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Zip Payments Culprit in Online Gambling Checks Bouncing Says Rovell
Jul 25 2008 - 6:09pm
CNBC's Darren Rovell has been on the case of the recent rash of checks bouncing from a number of well established online gambling establishments. Rovell reports that a company called Zip Payments is the apparent culprit.
Thousands of online gamers over the last several days have been lighting up message boards with news that checks from prominent online betting sites had bounced. It was unclear what if any redresses would be provided.
"There has been much talk about a company called Zip Payments, which gamblers allege is a top culprit in the check bouncing," Rovell reports. "My call placed to Zip Payments was not immediately returned--it went straight to a message machine."
Larger online gambling establishments - some of which handle more than 10 times the volume of customers as the average betting business - have had a tough time finding check payment systems that can handle processing their vast number of requests since a handful of reliable payments solutions left the US market - specifically Neteller, MyCitadel and Firepay. Poker websites have been hit especially hard.
"I just got notice from my bank that 2 checks I deposited last week have been returned NSF. They were both from Zip Payments from withdrawals I had made at 2 different ******* group casinos," stated one customer on the CasinoMeister.com board. Gambling911.com follows industry protocol not to name specific affected gambling sites unless there is reason to believe they are deliberately withholding funds from customers. Since passage of the Unlawful Internet Gaming Enforcement Act, these businesses have been targeted directly and payment solutions shut off as a result.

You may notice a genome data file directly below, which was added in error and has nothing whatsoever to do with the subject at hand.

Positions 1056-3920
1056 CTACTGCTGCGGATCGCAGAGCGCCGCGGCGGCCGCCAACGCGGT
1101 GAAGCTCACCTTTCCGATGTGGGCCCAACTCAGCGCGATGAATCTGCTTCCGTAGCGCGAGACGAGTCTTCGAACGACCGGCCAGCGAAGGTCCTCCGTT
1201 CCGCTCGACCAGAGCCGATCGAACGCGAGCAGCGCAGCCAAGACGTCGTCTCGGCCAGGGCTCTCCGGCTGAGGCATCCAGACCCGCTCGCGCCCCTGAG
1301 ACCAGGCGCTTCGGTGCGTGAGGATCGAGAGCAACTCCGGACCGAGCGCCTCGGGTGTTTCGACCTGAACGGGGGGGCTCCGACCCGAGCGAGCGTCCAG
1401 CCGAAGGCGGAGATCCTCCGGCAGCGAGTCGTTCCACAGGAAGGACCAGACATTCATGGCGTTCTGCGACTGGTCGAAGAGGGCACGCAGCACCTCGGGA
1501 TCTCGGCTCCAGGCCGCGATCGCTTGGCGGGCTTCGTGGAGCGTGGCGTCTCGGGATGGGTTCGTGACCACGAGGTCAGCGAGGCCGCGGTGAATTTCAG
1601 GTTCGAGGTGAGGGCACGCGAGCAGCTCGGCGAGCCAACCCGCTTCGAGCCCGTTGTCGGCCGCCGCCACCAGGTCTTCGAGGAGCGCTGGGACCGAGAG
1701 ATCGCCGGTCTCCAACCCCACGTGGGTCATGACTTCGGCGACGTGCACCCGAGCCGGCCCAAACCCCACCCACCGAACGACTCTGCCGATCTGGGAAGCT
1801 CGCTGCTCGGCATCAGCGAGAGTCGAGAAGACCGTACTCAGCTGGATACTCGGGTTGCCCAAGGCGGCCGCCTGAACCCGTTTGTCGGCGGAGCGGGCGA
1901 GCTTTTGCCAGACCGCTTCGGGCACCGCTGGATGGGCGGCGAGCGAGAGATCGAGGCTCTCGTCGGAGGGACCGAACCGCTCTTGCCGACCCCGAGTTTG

A number of Internet gambling sites have now begun posting on their websites and alerting new depositors that payments may take up to 40 days by check, however, most are working around the clock in an effort to institute new payment solutions.
Payouts related to online gambling cannot be made back directly to one's credit card as a result of strict coding enforced by the Patriot Act. Operators, banks and even players could be flagged for "fraud" as a result of such practices.
Christopher Costigan, Gambling911.com Publisher CCostigan@CostiganMedia.com
Originally published July 25, 2008 10:51 am EST
Submitted by C Costigan on Fri, 07/25/2008 - 18:05